Just Kids, Patti Smith – Patti and Robert Mapplethorpe were just kids, but were determined to be Artists … eking out a living, creating their lives in New York in the late 60s – everyone was there …
Books: Where Did You Go, Bernadette (a nice antidote to our current OCD culture); an old sic-fi book making a well-deserved comeback: Ender’s Game; pure but enjoyable escapism: The Silent Wife; the book I would have read 40 years ago if I’d known it was as great as it turned out to be: The Good Earth.
Mother Said: Poems” by Hal Sirowitz which is deliciously funny.
Just finished We Are Water by Wally Lamb. No clue what genre it falls under, but it’s a book about why his characters do strange things. A great people study!
I’ve just read The Last Chinese Chef by Nicole Mones. And a trilogy of the fantasy kind but a very good story The Kingkiller Chronicle by Patrick Rothfuss. And Lee Child’s Jack Reacher series are a good easy mystery/action read.
Janet Evanovich – Any of the Stephanie Plum novels… the newest is Takedown Twenty . All of this series are named by number, but each is a stand alone story with the same main characters and ongoing plot lines. Such fun to read and hard to put down.
Cuckoo’s Calling, by Robert Galbraith (aka JK Rowling).
The book Teardown…Memoir of a Vanishing City is about the rise and fall of a once great city, (Flint, Michigan), General Motors and middle class America. It was especially meaningful to us having grown up in Flint in the 50′s and 60′s but also represents the plight of many other American cities today!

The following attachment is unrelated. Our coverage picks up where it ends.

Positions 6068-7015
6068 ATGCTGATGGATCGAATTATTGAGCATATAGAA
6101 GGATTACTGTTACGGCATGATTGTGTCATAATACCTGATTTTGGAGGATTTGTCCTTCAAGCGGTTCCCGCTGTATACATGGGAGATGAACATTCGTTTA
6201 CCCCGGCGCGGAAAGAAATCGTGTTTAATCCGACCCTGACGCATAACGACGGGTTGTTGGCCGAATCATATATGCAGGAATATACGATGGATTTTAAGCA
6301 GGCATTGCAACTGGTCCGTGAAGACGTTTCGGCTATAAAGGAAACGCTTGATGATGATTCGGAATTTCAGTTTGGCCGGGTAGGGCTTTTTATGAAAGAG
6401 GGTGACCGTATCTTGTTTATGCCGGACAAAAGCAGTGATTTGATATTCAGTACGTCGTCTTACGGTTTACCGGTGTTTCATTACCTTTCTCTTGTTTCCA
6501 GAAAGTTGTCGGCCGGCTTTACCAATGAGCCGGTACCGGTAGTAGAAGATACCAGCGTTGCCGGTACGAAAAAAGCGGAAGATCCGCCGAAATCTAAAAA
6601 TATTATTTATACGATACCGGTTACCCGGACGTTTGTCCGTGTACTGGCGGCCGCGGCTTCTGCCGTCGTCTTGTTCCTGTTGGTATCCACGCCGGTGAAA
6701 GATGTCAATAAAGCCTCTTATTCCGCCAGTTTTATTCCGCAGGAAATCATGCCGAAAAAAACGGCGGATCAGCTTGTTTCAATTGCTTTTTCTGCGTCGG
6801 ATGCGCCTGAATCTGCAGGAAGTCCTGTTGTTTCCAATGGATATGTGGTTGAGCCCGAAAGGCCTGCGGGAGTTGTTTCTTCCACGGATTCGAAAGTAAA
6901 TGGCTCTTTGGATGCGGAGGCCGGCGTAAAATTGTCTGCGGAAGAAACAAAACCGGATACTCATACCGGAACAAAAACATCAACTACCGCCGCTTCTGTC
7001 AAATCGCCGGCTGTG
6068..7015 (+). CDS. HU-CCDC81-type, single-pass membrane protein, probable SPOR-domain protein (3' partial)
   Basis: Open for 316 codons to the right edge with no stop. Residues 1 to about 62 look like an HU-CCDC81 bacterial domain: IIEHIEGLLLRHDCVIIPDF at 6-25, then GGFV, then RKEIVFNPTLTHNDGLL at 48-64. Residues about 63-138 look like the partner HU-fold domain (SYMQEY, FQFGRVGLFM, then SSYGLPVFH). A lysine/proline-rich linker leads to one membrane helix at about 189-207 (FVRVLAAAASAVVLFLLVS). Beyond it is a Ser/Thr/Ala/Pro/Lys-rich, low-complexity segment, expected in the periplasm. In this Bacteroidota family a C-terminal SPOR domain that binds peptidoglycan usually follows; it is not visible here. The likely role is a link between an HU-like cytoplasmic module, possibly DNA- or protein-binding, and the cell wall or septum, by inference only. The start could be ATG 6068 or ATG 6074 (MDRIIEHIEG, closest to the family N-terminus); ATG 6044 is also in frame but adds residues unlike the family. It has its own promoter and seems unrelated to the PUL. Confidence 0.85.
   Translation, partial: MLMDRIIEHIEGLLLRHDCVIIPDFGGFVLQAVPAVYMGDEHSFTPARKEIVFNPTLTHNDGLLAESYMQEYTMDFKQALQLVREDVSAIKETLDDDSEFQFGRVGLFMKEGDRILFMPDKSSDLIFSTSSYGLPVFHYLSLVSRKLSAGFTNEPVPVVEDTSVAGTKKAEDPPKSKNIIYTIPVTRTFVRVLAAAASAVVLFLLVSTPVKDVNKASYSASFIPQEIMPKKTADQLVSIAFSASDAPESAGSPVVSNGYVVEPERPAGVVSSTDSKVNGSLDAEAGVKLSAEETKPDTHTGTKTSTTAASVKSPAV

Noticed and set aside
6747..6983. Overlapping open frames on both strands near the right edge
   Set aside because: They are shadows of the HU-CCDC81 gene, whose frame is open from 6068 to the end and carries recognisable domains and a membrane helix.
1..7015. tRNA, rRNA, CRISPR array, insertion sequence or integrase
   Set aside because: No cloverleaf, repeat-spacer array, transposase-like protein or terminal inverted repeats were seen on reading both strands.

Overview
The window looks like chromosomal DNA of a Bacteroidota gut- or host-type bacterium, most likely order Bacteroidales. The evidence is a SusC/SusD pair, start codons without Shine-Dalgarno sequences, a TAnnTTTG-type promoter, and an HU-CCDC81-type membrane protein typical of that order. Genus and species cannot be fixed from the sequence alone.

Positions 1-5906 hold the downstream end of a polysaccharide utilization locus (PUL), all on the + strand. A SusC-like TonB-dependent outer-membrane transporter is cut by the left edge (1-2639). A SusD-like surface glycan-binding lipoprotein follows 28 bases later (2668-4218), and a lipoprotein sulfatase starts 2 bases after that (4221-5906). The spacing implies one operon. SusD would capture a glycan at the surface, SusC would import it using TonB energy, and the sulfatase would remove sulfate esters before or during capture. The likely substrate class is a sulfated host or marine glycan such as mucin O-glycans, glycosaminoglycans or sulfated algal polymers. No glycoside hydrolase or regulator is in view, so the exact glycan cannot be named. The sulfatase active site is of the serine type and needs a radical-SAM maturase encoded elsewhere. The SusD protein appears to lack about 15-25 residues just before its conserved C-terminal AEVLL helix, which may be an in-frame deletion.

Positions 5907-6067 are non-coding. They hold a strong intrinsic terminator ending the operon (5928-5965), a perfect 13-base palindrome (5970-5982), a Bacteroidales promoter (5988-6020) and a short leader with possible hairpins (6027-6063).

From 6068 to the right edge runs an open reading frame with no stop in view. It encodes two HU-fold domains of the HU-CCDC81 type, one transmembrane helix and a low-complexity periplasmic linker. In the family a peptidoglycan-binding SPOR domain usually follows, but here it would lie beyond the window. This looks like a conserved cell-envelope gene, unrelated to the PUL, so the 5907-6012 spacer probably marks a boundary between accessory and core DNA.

Brother of the More Famous Jack by Babara Trapido
I just read How to Be A Woman by Caitlin Moran, a sort of rollicking feminist memoir that made me laugh and also had a few a-ha moments in it. I’ve just gotten my copy of The Goldfinch. Donna Tartt writes a good, suspenseful novel. Her book The Secret History was a real stunner.
My current books are The Bones of Paris by Laurie King (an excellent detective novel) and One Summer: America, 1927 by Bill Bryson
My newest favorite book is Mr. Penumbra’s 24 Hour Bookstore by Robin Sloan.
You’d love the first ‘Changing Gears’ by Greg Foyster ~ autobiographical story of a young advertising executive opting for a sustainable lifestyle: the book is of his cycling trip from Tasmania right up to Cairns with his partner. The second is ‘Prisoner of Tehran’: again an autobio by Marina Nemat of the story of her survival in an Iranian prison. Harrowing, but well written . .
The Professor and the Madman, by Simon Winchester. I read this before Wikipedia, but think it would have been better to have read it after.
For Scandinavian style escaping the pressures of materialism I enjoyed The Year of the Hare by Arto Paasilinna and Doppler by Erland Loe. Both quirky.
Game of Thrones !!! Start with book one and you will be finding a way to a book store to find the next one and so on til you finish them all
The Wishing Thread (knitting themed) and #2 The Irresistible Blueberry Bakeshop & Cafe by Mary Simses.
Cutting for Stone, by Abraham Verghese, is not yet on the list. Oh! It’s so powerful and amazing. Riveting. And The Dirty Life: A Memoir of Farming, Food, and Love by Kristin Kimball — maybe this is too close to home for you right now.